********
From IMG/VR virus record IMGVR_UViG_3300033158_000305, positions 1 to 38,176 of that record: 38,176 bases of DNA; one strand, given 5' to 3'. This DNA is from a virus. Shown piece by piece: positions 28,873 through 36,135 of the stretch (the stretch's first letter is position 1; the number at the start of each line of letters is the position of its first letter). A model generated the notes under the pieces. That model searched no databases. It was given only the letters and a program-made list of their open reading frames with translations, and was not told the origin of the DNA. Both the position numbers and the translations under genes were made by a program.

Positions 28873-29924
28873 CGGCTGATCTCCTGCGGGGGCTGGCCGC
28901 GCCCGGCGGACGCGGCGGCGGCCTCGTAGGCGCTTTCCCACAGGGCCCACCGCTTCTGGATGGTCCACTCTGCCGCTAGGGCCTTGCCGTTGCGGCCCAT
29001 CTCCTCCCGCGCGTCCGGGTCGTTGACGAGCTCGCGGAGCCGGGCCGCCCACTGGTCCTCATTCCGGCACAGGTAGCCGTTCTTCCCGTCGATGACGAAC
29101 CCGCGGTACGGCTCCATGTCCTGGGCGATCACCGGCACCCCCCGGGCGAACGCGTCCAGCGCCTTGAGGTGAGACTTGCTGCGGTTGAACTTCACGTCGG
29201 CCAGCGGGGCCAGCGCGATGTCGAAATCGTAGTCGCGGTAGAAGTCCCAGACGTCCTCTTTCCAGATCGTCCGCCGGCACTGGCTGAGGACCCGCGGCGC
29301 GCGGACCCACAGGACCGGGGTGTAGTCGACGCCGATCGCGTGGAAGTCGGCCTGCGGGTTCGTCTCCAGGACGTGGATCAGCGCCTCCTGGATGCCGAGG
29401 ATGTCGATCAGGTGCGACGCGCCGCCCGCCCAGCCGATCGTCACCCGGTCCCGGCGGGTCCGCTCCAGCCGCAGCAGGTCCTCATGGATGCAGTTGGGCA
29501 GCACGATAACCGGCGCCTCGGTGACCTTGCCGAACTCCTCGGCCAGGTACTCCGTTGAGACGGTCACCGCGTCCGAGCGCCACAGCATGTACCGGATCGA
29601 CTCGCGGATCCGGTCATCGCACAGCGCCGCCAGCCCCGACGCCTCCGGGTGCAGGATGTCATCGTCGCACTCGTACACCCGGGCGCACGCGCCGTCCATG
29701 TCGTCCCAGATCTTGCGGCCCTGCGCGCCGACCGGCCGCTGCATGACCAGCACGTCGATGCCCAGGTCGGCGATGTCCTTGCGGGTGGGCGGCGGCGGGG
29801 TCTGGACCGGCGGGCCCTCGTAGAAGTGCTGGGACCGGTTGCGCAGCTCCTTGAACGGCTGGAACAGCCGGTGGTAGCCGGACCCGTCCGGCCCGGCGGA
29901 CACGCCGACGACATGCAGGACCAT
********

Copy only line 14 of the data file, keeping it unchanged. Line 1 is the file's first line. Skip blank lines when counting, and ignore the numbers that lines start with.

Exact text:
29901 CACGCCGACGACATGCAGGACCAT